A federal court in Washington, D.C. has struck down the Dakota Access Pipeline, following years of campaigning by the Standing Rock Sioux tribe.
The dark side of marine renewable energy developments
Marine renewable energy developments may disturb marine mammals and seabirds. Scientists are researching solutions to minimise negative impacts.
In response to the growing concerns regarding energy security and climate change, many countries across the globe are investing in the development of marine renewable energy installations. These include offshore wind farms as well as wave and tidal devices, the so-called wet renewables. The benefits of these investments for our society are indisputable, but scientists and conservationists have cautioned towards possible detrimental consequences on marine mammal and seabird populations and are currently working on developing appropriate solutions to mitigate these impacts.
The construction of marine renewable energy plants generates loud noise, mainly as a result of fixing these structures to the seafloor. Close to the source, noise can cause temporary or permanent damage to the animals’ hearing system or mask their vocalisations. Behavioural or physiological responses may also occur. For example, marine mammals have been documented to move away from disturbed sites. On the other hand animals that are not displaced can experience increased levels of stress or changes in their feeding activity. Later, when these installations become operational, risks include direct collision resulting in injury or death or, again, disturbance from noise. However, positive effects have also been suggested: fisheries cannot access marine renewable energy sites and the structures placed in the sea can act as artificial reefs. This might promote biodiversity and, ultimately, benefit top predators.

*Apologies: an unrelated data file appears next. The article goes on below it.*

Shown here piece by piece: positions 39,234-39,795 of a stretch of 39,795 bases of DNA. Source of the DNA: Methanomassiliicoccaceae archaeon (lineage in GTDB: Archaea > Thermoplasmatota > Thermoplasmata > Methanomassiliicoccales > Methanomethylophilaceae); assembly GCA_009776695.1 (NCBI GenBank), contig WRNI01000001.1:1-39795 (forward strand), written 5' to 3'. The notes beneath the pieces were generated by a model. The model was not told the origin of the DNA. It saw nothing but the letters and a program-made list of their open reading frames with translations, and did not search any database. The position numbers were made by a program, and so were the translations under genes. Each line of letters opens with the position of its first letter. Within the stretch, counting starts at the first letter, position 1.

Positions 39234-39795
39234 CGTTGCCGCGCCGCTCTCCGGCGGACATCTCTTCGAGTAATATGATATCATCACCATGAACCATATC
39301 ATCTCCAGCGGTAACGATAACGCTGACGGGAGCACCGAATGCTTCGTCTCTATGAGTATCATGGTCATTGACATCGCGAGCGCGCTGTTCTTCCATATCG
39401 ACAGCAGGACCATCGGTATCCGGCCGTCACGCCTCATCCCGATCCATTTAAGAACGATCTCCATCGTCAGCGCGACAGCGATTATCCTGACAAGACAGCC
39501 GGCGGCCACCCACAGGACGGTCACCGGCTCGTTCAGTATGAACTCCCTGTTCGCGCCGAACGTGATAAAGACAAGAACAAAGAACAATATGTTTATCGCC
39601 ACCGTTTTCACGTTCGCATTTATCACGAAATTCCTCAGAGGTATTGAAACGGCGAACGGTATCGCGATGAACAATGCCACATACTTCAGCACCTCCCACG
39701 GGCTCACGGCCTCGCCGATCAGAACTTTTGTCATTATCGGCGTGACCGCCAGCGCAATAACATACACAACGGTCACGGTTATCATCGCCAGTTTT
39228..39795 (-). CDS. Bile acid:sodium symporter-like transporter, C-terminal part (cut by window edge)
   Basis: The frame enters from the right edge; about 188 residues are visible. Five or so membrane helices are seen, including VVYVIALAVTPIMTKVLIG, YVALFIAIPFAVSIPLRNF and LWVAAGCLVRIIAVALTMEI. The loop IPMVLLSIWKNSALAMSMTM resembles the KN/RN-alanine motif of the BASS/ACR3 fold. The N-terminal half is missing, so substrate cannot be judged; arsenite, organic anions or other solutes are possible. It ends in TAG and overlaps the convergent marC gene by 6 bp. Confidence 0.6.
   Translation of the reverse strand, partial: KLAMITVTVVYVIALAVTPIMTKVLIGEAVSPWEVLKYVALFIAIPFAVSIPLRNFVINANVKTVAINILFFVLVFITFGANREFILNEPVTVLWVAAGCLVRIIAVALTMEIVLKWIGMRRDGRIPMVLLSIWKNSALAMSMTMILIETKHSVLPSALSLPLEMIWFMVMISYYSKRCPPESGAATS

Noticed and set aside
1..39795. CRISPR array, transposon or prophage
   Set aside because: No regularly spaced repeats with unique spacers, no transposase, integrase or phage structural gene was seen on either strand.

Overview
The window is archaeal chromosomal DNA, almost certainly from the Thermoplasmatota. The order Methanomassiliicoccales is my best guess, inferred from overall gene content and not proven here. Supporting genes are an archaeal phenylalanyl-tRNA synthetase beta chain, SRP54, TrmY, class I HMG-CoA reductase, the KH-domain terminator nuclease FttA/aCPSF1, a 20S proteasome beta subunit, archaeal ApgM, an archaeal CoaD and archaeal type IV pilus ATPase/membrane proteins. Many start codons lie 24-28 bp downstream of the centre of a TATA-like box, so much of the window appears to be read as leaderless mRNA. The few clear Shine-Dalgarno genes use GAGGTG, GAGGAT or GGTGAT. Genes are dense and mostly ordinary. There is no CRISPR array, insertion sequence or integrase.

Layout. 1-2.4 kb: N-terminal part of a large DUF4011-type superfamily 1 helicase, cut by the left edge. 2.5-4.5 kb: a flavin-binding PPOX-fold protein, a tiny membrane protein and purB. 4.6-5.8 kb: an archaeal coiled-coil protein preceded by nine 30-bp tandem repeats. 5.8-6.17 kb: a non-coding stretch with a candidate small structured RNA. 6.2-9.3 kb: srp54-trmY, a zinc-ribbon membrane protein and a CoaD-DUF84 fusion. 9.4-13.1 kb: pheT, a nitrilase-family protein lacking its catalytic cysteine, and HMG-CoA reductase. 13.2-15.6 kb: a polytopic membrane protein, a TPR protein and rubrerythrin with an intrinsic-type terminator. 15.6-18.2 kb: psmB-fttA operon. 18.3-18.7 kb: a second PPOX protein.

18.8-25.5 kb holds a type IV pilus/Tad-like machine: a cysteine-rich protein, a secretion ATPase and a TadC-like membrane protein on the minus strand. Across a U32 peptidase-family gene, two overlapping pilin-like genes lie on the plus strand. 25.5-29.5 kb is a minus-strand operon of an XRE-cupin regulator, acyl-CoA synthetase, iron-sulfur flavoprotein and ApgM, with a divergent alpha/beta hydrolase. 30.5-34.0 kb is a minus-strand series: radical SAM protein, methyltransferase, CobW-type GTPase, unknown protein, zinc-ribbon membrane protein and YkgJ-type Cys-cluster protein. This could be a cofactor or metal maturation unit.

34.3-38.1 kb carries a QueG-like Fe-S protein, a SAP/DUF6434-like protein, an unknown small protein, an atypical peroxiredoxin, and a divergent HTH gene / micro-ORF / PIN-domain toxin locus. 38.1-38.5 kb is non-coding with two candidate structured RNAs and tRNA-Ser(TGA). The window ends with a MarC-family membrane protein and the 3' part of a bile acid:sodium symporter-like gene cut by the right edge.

Cutting-edge technologies are currently being used to study the behavior of the animals around the devices. These include tracking systems either attached to the animals or on the installations. Alternative ways to fix them to the seafloor and mitigation measures to reduce emitted noise also exist. However, the biggest challenge remains understanding how observed changes in behavior translate into long-term effects on the populations. Conserving wildlife populations is the main target of existing legislation (for example the European Habitats and Birds Directives), and behaviour is not necessarily a good indication of the severity of disturbance. For example, marine mammals may fail to react to noise when an area is particularly important to them, but exposure could nonetheless result in a negative impact. Advanced statistical modelling is required to bridge this gap and anticipate any long-term effect at a population level.
Viable alternatives to fossil fuels need to be implemented quickly if we want to contrast climate change. However, this should be achieved without causing additional harm to our oceans. Intense research efforts are ongoing to find novel solutions that will allow us to evaluate and minimise the negative effects of marine energy developments and preserve the status of marine wildlife populations.
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